RIVAL GESTURE Sapporo 1972- Dieter Speer – Diploma of Honour The Soviet Union was a heavy favourite to defend its Olympic gold medal in the men’s biathlon 4×7.5km relay in Sapporo. The lead-off man was Alexander Tikhonov, who had been part of the gold medal-winning squad four years earlier. But during his leg, Tikhonov mis-stepped and broke a ski. Tikhonov forced himself to keep going on one ski until Dieter Speer, a member of the East German team that was considered a top rival to the Soviets, gave Tikhonov one of his reserve skis. It did not fit Tikhonov perfectly, but with two skis back on his feet he was able to keep pace with the lead group. The Soviets would go on to win gold while Speer and the East Germans ended up with the bronze.
DIGNIFIED GLORY Los Angeles 1984 – Mohamed Ali Rashwan – Pierre de Coubertin World Trophy Japan’s Yasuhiro Yamashita was seen as a sure bet for judo gold in Los Angeles, having won the last three world titles in the +95kg weight class as well as the open class in 1981. He won his first Olympic match in just 27 seconds, but in his second match he tore a muscle in his right calf and was clearly limping as he left the mat after his victory. His next opponent, France’s Laurent Del Colombo attacked the injury, but Yamashita was able to counter and got the win to advance to the final. In that final he faced Egyptian Mohamed Ali Rashwan and despite limping worse than ever was victorious in just over one minute. At the victory ceremony, Rashwan the silver medallist had to help Yamashita step onto the top of the podium because his leg was so sore. Afterwards Rashwan told reporters that he chose not to attack Yamashita’s injured right leg because it was against his principles and he would not want to win in that way.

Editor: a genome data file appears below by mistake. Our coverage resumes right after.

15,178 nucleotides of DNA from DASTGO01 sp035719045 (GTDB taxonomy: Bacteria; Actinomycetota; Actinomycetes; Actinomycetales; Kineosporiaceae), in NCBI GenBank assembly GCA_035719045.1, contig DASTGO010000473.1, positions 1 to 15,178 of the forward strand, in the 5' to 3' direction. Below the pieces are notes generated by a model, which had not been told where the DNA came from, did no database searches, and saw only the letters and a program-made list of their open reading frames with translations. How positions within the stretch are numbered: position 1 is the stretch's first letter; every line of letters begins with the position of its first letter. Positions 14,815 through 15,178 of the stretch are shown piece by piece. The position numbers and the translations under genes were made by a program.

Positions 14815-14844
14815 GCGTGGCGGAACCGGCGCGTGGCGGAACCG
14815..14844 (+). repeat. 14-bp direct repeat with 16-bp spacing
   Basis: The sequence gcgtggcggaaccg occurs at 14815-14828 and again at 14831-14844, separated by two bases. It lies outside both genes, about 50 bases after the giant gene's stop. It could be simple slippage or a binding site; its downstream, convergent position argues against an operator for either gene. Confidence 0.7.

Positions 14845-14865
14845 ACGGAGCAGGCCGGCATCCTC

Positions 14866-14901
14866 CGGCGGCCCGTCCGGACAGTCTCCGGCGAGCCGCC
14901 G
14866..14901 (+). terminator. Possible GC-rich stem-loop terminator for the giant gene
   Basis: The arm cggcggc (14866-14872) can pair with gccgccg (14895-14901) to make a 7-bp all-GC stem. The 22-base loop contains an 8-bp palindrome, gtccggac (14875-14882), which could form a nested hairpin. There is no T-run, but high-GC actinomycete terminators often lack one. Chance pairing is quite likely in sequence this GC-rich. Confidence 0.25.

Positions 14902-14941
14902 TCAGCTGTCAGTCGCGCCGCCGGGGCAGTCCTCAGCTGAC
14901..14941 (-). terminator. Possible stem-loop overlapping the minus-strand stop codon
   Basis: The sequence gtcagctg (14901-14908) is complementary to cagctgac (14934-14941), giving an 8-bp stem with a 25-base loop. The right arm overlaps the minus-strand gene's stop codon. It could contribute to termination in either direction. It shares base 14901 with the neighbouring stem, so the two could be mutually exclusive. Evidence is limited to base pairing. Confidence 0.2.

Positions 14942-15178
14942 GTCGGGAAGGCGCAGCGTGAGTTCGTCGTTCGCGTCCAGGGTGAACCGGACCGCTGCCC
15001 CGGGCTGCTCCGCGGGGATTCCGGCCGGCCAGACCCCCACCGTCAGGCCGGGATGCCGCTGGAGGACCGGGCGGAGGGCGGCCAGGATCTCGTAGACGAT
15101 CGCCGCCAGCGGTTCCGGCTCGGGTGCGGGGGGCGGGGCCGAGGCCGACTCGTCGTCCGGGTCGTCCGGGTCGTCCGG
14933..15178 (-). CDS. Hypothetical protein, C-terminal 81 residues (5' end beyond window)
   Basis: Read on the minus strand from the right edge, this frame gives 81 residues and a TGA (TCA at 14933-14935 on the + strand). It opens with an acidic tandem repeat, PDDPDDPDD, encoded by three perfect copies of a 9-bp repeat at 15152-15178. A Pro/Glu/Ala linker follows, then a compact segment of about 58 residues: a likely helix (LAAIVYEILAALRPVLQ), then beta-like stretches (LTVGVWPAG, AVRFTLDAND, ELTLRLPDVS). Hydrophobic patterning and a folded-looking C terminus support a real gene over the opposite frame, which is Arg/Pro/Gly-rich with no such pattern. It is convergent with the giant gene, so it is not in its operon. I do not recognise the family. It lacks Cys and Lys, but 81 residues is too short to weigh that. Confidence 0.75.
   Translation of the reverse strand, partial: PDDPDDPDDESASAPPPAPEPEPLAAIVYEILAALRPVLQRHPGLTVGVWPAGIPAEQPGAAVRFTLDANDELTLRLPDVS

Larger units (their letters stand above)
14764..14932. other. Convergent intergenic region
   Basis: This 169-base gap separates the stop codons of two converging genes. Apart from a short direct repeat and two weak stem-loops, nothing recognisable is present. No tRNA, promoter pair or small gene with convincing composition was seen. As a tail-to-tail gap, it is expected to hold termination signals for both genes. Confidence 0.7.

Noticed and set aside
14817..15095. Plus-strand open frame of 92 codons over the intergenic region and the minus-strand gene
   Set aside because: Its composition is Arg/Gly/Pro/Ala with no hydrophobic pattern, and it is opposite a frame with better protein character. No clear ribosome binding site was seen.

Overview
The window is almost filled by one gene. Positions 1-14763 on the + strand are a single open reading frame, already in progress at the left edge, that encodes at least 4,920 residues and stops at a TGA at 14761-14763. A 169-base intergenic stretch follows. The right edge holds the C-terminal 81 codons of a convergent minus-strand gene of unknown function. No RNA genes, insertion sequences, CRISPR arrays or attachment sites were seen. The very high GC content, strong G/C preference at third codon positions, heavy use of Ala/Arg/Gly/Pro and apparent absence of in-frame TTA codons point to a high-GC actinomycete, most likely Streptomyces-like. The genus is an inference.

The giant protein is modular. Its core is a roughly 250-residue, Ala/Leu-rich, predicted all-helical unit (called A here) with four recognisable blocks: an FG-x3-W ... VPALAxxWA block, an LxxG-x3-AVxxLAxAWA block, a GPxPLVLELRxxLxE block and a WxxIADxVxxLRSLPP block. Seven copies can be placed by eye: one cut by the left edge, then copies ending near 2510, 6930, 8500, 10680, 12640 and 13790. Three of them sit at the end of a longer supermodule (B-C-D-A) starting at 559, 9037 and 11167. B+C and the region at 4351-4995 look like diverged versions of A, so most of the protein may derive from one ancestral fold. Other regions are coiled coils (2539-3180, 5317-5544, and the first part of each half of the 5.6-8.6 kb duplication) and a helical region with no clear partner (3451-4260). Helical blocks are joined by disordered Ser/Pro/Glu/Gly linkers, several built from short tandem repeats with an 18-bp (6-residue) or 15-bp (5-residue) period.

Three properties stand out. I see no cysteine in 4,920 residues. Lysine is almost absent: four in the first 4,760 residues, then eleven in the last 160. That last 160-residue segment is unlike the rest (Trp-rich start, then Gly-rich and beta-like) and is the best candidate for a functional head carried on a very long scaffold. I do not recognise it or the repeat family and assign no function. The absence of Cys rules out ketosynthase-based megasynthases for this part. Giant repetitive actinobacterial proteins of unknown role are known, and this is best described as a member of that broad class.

ULTIMATE COOL Athens 2004 – Alexei Nemov– Pierre de Coubertin World Trophy Artistic gymnastics had a number of controversies at the 2004 Olympic Games in Athens that would eventually lead to an overhaul of the judging system. During the event final for the men’s horizontal bar, the scores did not seem to match the routines that were performed, especially in the eyes of the spectators in attendance. Following the performance of fan favourite and 12-time Olympic medallist Alexei Nemov, the crowd booed, jeered and whistled. There was a 15-minute delay due to the disturbance, during which Nemov’s score was revised but it did not affect his placement which continued to rile the crowd. American Paul Hamm, who had won the all-around title earlier in the Games, was next to compete. To allow Hamm to continue in peace, Nemov stepped onto the competition platform and both thanked the crowd for their support while pleading for them to be quiet. Nemov ended up in fifth place.
Sportsmanship and Character “The essential elements of character-building and ethics in life are embodied in the concept of sportsmanship and six core principles: trustworthiness, respect, responsibility, fairness, caring, and good citizenship. The highest potential is achieved when a person reflects these Six Pillars of Character.”